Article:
In today’s installment of our ongoing “Gaps of the Day” series, we look at National Assessment of Educational Progress scores in reading for white and Hispanic students. Once again, a reminder that our willingness to act should not depend on whether we have “the biggest gap in the country.”
(Data from NAEP)
By now, we have a few trends to look for.
Trend 1: Minnesota has one of the ten largest test score gaps in the country.
What was true in both 4th and 8th grade for the black-white gaps in math and reading, as well as for the Hispanic-white gaps in math, is only half true here. While the 4th grade Hispanic-white reading gap is the 8th largest in the country, the 8th grade gap is actually slightly smaller than the national average and puts Minnesota in 27th place.
Trend 2: D.C. has the highest test score gap in the country.
This trend continues to hold up, and again we see that it’s a combination of low scores for Hispanic students and high scores for white students.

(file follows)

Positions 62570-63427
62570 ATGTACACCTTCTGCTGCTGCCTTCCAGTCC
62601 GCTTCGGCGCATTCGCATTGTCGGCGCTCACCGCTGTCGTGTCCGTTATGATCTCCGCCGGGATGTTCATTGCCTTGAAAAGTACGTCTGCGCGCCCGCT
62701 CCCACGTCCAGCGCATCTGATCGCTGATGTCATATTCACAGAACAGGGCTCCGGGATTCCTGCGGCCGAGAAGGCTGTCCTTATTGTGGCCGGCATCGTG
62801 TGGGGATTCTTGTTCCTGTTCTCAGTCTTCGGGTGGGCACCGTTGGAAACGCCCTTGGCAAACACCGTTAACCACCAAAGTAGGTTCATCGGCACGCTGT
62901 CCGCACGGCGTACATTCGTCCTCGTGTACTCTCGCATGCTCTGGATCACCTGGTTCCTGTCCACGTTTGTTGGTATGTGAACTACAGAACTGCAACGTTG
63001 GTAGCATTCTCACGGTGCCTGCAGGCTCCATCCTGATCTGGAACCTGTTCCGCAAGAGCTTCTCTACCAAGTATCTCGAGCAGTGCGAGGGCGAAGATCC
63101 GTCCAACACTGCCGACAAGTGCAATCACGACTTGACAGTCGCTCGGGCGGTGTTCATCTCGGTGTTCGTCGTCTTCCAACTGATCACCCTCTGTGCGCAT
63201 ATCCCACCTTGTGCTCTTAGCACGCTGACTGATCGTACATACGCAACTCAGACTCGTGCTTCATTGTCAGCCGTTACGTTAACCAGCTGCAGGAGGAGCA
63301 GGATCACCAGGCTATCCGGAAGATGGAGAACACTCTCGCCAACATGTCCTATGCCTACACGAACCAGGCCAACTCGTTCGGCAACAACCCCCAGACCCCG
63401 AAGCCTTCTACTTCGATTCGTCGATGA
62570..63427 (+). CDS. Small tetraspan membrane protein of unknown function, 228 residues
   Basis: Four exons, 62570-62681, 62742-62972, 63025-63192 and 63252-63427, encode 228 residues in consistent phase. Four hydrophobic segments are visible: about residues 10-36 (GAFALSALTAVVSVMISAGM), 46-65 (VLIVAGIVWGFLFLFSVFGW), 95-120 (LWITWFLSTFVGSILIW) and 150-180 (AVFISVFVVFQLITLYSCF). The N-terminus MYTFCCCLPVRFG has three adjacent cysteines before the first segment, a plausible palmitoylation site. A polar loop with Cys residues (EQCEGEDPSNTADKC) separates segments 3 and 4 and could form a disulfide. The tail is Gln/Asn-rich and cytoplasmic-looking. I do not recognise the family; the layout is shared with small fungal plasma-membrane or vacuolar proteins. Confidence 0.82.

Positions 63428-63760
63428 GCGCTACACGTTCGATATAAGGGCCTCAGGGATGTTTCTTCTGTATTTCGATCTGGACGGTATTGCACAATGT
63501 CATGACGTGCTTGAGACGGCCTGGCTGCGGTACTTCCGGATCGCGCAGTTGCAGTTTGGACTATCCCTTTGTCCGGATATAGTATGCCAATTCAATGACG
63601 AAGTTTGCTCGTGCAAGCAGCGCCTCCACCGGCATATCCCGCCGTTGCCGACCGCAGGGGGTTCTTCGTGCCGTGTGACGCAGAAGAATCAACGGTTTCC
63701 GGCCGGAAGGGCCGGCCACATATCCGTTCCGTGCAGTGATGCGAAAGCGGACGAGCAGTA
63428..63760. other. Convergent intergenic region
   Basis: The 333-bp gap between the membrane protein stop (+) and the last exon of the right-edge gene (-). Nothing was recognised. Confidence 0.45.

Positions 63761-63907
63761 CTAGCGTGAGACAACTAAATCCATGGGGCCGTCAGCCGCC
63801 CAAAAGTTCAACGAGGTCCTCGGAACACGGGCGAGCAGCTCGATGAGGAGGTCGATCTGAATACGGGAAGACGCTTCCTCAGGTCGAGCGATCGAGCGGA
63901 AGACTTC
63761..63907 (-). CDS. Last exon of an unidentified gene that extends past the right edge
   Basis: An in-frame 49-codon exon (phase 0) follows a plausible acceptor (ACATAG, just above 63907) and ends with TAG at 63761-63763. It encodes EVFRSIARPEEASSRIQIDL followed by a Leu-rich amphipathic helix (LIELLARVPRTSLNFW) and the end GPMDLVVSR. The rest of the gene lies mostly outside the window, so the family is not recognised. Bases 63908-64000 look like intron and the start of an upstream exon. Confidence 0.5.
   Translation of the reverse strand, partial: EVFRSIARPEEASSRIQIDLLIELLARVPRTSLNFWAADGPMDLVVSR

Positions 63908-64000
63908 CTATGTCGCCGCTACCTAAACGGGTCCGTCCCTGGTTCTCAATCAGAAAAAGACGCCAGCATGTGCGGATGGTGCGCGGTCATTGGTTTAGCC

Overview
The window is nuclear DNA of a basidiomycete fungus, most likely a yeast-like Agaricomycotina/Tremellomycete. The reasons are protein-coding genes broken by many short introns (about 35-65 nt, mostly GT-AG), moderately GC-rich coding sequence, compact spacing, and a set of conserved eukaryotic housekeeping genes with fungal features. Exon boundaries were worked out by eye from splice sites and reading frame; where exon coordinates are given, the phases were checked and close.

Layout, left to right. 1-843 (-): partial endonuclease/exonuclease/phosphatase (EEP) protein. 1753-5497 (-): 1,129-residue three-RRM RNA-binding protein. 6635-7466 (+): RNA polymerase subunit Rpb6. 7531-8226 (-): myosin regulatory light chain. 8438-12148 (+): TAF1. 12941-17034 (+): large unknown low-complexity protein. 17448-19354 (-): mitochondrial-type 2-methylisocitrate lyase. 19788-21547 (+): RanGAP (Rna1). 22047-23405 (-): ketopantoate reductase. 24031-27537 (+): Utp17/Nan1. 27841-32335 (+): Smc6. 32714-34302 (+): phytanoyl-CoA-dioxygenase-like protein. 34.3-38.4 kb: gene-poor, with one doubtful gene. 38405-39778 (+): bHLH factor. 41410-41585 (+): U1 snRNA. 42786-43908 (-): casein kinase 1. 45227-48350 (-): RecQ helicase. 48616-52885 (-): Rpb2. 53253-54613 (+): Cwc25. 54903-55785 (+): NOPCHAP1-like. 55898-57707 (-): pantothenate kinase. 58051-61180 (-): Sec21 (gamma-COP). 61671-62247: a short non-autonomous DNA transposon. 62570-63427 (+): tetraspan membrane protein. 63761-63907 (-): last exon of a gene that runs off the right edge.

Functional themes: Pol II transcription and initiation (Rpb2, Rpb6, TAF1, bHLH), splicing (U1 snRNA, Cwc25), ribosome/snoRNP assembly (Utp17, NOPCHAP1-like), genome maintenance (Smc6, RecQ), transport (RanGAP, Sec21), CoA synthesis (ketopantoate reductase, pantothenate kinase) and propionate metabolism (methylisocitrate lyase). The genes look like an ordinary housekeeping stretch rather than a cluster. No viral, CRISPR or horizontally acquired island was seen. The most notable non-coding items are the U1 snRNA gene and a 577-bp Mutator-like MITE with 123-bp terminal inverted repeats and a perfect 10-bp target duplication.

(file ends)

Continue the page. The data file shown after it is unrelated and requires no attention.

Trend 3: Concerns about equity should include performance as well as gap size.
As we can see, the 4th grade gap in Massachusetts in only slightly smaller than that in Minnesota, yet scores for both Hispanic and white students are markedly higher. They’re also higher than the national average, despite the Bay State’s larger than average score gap. Similarly, look at the 8th grade gaps for New Jersey and Hawaii. New Jersey’s gap is slightly larger, but its scores for both groups are higher.
Some of these trends will continue as we move into income score gaps and graduation gaps, but others will grow more complicated. This should be a reminder to all of us that the equity issues in each state need to be treated as more nuanced than simply a matter of gap size.